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Old February 29, 2012, 08:15 PM   #10
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I'm ten years shy of being 45 so I can't say I've hunted for 45 yrs or even had close to that amount of time in the woods. All I can say is I hunt every weekend unless something comes up and I spend a couple hours on the range three nights a week. Again not close to 45 yrs of hunting but I'm no novice.

That said your posts make you sound like a guide of some sort. That being the case, with all respect, I have to question your choice of clients and their actions... and your choice of friends as a hunter and a guide.

You see I'm an ethical and conscientious hunter. I've never lost an animal I've shot yet and I've invested a lot of money (in my mind and budget) to ensure that. I agree that not all head shots result in an instant kill but mine have thus far. I work hard and spend a lot of money at the range to ensure that. If they don't drop and die where they were shot I make every possible effort to find and retrieve the wounded quarry. THAT would be the humane thing to do. I have dogs that I've trained to track and hunt birds, small game and even deer. Why? Because I hate losing a wounded animal and letting it die slowly. Now in my state its illegal to hunt deer with dogs but once you've shot the deer and put your main hunting weapon away it IS legal to track a wounded deer with dogs.

As such having a dog is an amazing tool that has resulted in the recovery of many a deer that would have otherwise been lost. I recall one particularly difficult one to find - my friend had gut shot a deer and it ran into swamps. We tracked it for an hour to no avail so I went to get my dog. He found the trail and tracked it for over a mile (judging by the fact we had to call and get permission from the owners of land two tracts down from where we were hunting I'd say about 1.5 miles) before it went down in yet more swamp. The carcass was laying in 18" of water and we wouldn't have found it had my dog not stopped to sniff at the one antler that was sticking out of the water in some brush. By the time we found it it was 2000hrs and pitch black. Luckily GPS showed we were close to a road and we were able to drag the deer to the road and get picked up by other members of our party.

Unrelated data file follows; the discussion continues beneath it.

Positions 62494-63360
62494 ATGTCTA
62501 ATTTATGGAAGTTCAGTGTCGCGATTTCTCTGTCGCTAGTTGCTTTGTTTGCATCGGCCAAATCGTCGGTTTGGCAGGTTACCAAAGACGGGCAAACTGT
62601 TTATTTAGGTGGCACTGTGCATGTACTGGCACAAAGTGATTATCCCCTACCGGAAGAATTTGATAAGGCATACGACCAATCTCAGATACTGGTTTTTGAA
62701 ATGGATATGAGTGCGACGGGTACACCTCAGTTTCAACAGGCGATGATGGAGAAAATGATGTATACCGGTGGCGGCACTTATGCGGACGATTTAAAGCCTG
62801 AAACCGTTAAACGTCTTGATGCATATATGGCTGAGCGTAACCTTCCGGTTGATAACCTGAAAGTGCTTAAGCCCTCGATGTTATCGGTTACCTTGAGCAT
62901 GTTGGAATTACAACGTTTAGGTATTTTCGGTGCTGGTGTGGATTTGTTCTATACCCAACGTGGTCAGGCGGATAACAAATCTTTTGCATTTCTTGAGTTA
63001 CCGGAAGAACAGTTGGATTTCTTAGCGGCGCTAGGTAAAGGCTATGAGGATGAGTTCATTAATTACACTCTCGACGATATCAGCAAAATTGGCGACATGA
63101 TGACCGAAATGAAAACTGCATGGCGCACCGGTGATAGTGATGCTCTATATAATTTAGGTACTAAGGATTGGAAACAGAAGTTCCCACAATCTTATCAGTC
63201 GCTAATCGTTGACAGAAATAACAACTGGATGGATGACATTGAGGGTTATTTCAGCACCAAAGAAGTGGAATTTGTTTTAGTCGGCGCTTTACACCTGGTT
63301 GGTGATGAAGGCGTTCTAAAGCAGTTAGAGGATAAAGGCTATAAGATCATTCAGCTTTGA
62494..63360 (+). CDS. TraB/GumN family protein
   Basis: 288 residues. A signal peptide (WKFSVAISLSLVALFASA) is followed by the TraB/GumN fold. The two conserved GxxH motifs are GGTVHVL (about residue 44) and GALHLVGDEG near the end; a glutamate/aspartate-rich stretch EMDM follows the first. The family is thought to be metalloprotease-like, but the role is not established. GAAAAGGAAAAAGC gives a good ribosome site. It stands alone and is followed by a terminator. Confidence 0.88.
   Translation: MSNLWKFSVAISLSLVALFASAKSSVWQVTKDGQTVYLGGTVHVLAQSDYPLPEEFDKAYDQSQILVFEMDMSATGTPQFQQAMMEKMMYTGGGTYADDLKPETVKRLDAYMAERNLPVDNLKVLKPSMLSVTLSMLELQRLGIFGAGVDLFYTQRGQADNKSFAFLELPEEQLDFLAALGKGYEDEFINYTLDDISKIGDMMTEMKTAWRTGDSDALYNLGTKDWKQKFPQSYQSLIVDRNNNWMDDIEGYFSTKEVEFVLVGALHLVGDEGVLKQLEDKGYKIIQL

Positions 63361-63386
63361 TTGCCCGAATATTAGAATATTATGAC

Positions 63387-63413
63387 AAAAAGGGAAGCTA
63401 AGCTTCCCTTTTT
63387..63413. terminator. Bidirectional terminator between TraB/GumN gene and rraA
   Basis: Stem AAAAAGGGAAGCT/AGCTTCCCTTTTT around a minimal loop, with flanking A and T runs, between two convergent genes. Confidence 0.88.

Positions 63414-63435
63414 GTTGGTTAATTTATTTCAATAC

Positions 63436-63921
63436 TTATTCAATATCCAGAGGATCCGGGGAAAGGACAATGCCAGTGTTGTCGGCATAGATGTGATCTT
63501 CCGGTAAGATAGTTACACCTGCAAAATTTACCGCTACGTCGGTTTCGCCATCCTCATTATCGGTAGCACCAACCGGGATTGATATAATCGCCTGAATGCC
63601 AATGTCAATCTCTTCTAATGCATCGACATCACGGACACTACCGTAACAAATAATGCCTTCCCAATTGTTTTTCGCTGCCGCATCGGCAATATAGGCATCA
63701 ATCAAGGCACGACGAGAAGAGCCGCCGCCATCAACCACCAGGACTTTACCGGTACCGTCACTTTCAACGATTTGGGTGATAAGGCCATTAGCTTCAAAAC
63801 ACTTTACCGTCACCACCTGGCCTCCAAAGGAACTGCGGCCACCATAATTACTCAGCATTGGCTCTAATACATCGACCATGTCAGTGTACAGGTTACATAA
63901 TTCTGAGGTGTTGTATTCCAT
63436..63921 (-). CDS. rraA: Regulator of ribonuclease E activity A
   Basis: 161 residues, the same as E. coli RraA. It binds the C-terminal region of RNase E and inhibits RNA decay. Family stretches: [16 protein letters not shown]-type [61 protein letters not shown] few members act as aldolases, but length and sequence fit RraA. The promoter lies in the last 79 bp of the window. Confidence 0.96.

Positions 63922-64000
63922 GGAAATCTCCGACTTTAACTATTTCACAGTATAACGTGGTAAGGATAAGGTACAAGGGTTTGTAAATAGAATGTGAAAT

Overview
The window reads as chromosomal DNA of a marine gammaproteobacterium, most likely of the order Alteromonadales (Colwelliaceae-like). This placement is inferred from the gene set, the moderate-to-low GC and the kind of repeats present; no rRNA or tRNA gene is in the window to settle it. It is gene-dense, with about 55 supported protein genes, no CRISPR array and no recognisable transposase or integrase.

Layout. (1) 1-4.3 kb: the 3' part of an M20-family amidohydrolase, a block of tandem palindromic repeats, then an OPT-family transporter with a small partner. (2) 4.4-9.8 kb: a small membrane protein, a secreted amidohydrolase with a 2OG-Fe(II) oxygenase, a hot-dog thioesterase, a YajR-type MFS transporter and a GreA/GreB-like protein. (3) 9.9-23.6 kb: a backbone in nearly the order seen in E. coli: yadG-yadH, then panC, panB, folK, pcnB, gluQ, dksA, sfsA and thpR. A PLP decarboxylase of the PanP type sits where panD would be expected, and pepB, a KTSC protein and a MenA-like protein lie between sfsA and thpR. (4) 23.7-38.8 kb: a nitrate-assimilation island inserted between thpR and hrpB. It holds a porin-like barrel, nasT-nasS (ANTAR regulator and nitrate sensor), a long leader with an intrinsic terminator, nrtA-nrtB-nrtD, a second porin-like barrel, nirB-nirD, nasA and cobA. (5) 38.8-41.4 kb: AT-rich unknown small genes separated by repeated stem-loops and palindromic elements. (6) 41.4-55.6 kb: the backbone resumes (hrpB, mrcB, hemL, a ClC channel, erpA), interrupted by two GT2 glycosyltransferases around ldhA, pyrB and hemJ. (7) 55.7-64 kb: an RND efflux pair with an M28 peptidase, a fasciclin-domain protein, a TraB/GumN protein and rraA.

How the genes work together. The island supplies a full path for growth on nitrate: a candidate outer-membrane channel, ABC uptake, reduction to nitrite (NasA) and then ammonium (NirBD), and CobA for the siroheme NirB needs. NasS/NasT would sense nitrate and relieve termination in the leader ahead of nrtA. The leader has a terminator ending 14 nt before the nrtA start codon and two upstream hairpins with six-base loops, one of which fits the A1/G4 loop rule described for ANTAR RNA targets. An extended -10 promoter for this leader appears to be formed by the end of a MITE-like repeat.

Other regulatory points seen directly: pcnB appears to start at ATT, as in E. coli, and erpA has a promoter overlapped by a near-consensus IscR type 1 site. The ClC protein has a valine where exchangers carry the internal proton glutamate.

What you've described sir is in my mind unacceptable hunting and as a guide you are allowing it to happen. So your client wasn't as good a shot as he thought he was or maybe he was a crack shot but didn't know where the brain was... in either case you let the elk get away. I'd have tracked that thing till I found it. "You shot it now you have to find it no matter what." That's what my dad told me on my first hunting trip and I shot my first deer. I've held to that ever since. Perhaps you should hold your clients and friends to that too. Oh and speaking of friends if any of my friends decided to take a shot at a rabbit with a 7mm mag I'd have to question their judgement and their aim.

Your last two posts make it seem as though CO were filled with a lot of unethical hunters. What you and other hunters/guides are doing isn't illegal but in my opinion it is unethical and definitely inhumane. Perhaps if a more ethical view of hunting were practiced your views on head shots wouldn't be so adverse?
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Old February 29, 2012, 08:34 PM   #11
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I'd agree with that. The subsonics really keep the damage down. I tend to have a 12 gauge with me, so I shoot all of the above, but the .22 with subsonics, especially from a pistol, tends to go in and out. I've killed plenty of little reds with federal automatch, and they poke a little hole in and out. However, the .22 CCI Minimags on the same sized squirrel is a recipe for guts poking out the other side, fragged meat, etc.
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Old February 29, 2012, 08:52 PM   #12
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Life is not fair !!!

Quote:
After 45 years of hunting I can say with certainty the head shot is the most inhumane shot on any animal that can be taken.
You know better than that as there are worse areas to shoot an animal. When hunting, there are no guarantees on quick and painless shots. My uncle use to work in a slaughter house and he once showed me the kill floor where the kills were fast and "perhaps" painless. All were killed by driving a pneumatic driven bolt into the brain. (head shots). ....

When you have hunted as long as you have, you have seen your share of bad shots. I have hunted longer than you and I too have seen and caused unnecessary suffering. We all have stories to tell but those instances are rare and not the norm. We never plan on these things happening but they happen to all of us. As I often say; I am not out there to hurt animals, just kill as efficiently as I can. I really question you logic and/or agenda. ....

Be Safe !!!
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Old February 29, 2012, 09:20 PM   #13
jgcoastie
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Head or neck shots on rabbits.

Neck shots on everything else.

Bad hunters make bad shots. And when good shots are made, the animal isn't left out in the woods to suffer and be seen by others.